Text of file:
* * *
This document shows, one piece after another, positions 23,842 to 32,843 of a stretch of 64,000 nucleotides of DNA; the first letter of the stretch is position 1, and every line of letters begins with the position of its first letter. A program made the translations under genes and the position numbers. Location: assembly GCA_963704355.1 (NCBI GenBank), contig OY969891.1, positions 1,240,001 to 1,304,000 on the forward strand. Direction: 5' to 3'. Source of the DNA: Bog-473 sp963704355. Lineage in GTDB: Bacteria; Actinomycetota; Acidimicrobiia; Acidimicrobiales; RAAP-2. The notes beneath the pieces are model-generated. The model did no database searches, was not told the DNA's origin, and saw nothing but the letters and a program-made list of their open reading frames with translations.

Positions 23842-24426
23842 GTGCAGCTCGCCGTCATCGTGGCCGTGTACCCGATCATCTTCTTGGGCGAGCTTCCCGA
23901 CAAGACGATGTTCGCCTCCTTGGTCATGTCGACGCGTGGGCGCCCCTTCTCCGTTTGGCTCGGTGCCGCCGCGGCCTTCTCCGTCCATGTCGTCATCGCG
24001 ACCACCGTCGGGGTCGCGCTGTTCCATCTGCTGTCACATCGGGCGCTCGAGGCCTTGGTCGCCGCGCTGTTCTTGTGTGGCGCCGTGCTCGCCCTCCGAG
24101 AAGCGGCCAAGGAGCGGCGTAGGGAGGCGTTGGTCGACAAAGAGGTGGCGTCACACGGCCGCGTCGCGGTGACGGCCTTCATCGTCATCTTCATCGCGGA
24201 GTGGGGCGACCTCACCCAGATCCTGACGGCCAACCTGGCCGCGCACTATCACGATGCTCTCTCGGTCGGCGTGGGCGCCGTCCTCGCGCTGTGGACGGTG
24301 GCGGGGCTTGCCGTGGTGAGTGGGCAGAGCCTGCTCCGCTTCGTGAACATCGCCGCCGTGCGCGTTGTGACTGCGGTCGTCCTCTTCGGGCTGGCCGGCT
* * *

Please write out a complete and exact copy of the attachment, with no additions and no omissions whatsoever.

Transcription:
This document shows, one piece after another, positions 23,842 to 32,843 of a stretch of 64,000 nucleotides of DNA; the first letter of the stretch is position 1, and every line of letters begins with the position of its first letter. A program made the translations under genes and the position numbers. Location: assembly GCA_963704355.1 (NCBI GenBank), contig OY969891.1, positions 1,240,001 to 1,304,000 on the forward strand. Direction: 5' to 3'. Source of the DNA: Bog-473 sp963704355. Lineage in GTDB: Bacteria; Actinomycetota; Acidimicrobiia; Acidimicrobiales; RAAP-2. The notes beneath the pieces are model-generated. The model did no database searches, was not told the DNA's origin, and saw nothing but the letters and a program-made list of their open reading frames with translations.

Positions 23842-24426
23842 GTGCAGCTCGCCGTCATCGTGGCCGTGTACCCGATCATCTTCTTGGGCGAGCTTCCCGA
23901 CAAGACGATGTTCGCCTCCTTGGTCATGTCGACGCGTGGGCGCCCCTTCTCCGTTTGGCTCGGTGCCGCCGCGGCCTTCTCCGTCCATGTCGTCATCGCG
24001 ACCACCGTCGGGGTCGCGCTGTTCCATCTGCTGTCACATCGGGCGCTCGAGGCCTTGGTCGCCGCGCTGTTCTTGTGTGGCGCCGTGCTCGCCCTCCGAG
24101 AAGCGGCCAAGGAGCGGCGTAGGGAGGCGTTGGTCGACAAAGAGGTGGCGTCACACGGCCGCGTCGCGGTGACGGCCTTCATCGTCATCTTCATCGCGGA
24201 GTGGGGCGACCTCACCCAGATCCTGACGGCCAACCTGGCCGCGCACTATCACGATGCTCTCTCGGTCGGCGTGGGCGCCGTCCTCGCGCTGTGGACGGTG
24301 GCGGGGCTTGCCGTGGTGAGTGGGCAGAGCCTGCTCCGCTTCGTGAACATCGCCGCCGTGCGCGTTGTGACTGCGGTCGTCCTCTTCGGGCTGGCCGGCT